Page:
Relaymedia

Christian Leader Call for New Model for Youth Ministry

( [email protected] ) Feb 18, 2004 07:08 AM EST

FORT WORTH, Texas — The National Network of Youth Ministries Forum that was held in Glorieta, N.M., January ended successfully initiating call for new ways to lead youth ministry.

Various leaders representing different denominations and church ministries who shared common concern over youth ministry gathered for the conference and came up with a document as the result, titled: "The Call to Youth Ministers and the Church."

One clear solution that they came down to was strengthening the relationship between the youth and parents in order to maintain faith.

Many prominent youth ministry leaders recognize the deteriorated model of youth ministry of the late-20th century and they address the need of shift in church youth ministry philosophy, training, and leadership, Baptist Press reported. Some small-scale studies indicate that religion brings great impact on the lives of American youth but unfortunately, the church has not been effective in cultivating spiritual lives of the youth.

"For around 60 years, student ministry has focused almost exclusively on teenagers," said Richard Ross, professor of youth and student ministry at Southwestern Baptist Theological Seminary in Fort Worth, Texas, "We now have enough history to know that the majority of students who stay on mission for a lifetime are those from emotionally and spiritually vibrant homes.”.

Ross is one of the first to address the importance of the role of parents as the spiritual leaders as he published “Ministry with Youth and Their Parents” in 1984. Ever since then he has been trying to shift youth ministry to a new approach.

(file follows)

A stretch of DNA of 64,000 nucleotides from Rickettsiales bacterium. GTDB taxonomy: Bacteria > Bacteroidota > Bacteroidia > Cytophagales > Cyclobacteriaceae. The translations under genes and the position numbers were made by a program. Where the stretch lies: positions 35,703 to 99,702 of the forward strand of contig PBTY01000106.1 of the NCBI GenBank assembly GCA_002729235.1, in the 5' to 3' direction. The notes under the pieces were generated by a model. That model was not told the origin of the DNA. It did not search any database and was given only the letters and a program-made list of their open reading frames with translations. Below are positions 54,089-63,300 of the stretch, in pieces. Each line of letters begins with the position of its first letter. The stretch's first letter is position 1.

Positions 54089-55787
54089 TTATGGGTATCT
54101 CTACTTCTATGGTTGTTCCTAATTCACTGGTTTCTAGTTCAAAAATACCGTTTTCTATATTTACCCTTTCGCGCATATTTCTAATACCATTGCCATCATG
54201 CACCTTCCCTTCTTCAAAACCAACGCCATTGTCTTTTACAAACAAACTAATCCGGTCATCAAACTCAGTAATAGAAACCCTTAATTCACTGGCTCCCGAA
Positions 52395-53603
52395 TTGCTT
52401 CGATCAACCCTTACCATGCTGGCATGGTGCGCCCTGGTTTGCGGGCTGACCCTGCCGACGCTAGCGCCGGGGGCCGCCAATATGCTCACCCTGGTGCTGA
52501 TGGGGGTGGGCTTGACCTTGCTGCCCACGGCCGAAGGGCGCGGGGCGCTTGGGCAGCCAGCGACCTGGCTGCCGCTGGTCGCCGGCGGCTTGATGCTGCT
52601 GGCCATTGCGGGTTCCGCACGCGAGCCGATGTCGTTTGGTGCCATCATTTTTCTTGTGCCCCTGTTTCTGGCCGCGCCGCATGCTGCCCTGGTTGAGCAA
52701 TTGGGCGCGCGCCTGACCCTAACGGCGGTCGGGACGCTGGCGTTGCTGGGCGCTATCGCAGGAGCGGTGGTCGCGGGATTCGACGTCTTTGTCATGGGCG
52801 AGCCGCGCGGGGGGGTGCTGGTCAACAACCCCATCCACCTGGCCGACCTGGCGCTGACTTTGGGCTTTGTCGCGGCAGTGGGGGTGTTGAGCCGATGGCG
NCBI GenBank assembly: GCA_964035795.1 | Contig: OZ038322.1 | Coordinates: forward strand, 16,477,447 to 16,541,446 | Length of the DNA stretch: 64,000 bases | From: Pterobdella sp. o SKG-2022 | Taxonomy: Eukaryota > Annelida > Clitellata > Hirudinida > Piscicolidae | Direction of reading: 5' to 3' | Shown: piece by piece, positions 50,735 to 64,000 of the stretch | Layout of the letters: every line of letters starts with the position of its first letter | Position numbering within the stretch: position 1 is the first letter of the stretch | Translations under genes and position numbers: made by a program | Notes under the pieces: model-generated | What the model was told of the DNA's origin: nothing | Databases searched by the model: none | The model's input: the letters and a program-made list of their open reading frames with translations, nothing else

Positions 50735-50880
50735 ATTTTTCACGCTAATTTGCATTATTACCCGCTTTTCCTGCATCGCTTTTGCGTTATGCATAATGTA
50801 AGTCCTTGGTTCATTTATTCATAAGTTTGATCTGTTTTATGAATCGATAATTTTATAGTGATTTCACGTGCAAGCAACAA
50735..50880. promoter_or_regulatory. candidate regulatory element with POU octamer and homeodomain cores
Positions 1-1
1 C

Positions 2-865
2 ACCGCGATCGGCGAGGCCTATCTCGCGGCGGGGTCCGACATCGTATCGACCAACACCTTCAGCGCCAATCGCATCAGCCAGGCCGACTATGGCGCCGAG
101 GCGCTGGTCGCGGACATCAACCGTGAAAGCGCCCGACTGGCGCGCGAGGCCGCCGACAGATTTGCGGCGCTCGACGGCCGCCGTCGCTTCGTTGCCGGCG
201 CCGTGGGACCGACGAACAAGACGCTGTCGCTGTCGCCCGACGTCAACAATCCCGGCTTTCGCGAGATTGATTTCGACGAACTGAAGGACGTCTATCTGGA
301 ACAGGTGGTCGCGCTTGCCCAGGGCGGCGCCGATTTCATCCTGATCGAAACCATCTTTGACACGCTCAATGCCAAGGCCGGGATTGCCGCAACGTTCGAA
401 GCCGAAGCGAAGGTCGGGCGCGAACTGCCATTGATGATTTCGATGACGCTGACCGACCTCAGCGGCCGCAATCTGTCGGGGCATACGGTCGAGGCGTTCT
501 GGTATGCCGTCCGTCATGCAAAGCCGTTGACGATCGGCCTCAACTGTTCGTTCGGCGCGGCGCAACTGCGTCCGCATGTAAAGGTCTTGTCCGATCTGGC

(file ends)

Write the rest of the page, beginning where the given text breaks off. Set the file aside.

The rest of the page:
Noted author and speaker Josh McDowell added, "The most powerful impact upon a child's ethical, moral and spiritual development is the relationship with the parents. It is 300 times greater than the church."


According to BP, the document, "The Call to Youth Ministers and the Church," asks youth ministries to “acknowledge parents as the primary spiritual leaders for their children” and to “consistently … involve parents with leaders and resources that equip parents for biblical parenting and primary disciplining of their children.”

The document also asks youth ministers to "include events and experiences that bring parents and teenagers together when it best achieves ministry purposes." Churches are called to "encourage existing youth ministers to make a transition toward parent ministry."

"More than any other factor [by far], parents are responsible for helping their teenagers grow deeply in Christ,” Rick Lawrence, executive editor of GROUP magazine, who helped drafting the document, said, “It's just as important for us to invest in parents' spiritual growth as it is to invest in our youth group members' spiritual growth."

Lawrence continued explaining the importance of the role of parents as the spiritual leaders: "if we can get parents to see themselves as the primary catalysts for faith growth in their kids' lives, our ministries will explode. I think this is the crucial turning-point issue for today's youth ministers."


According to Ross more than 180 people have already signed The Call document and many leaders are anticipated of a big shift in youth ministry.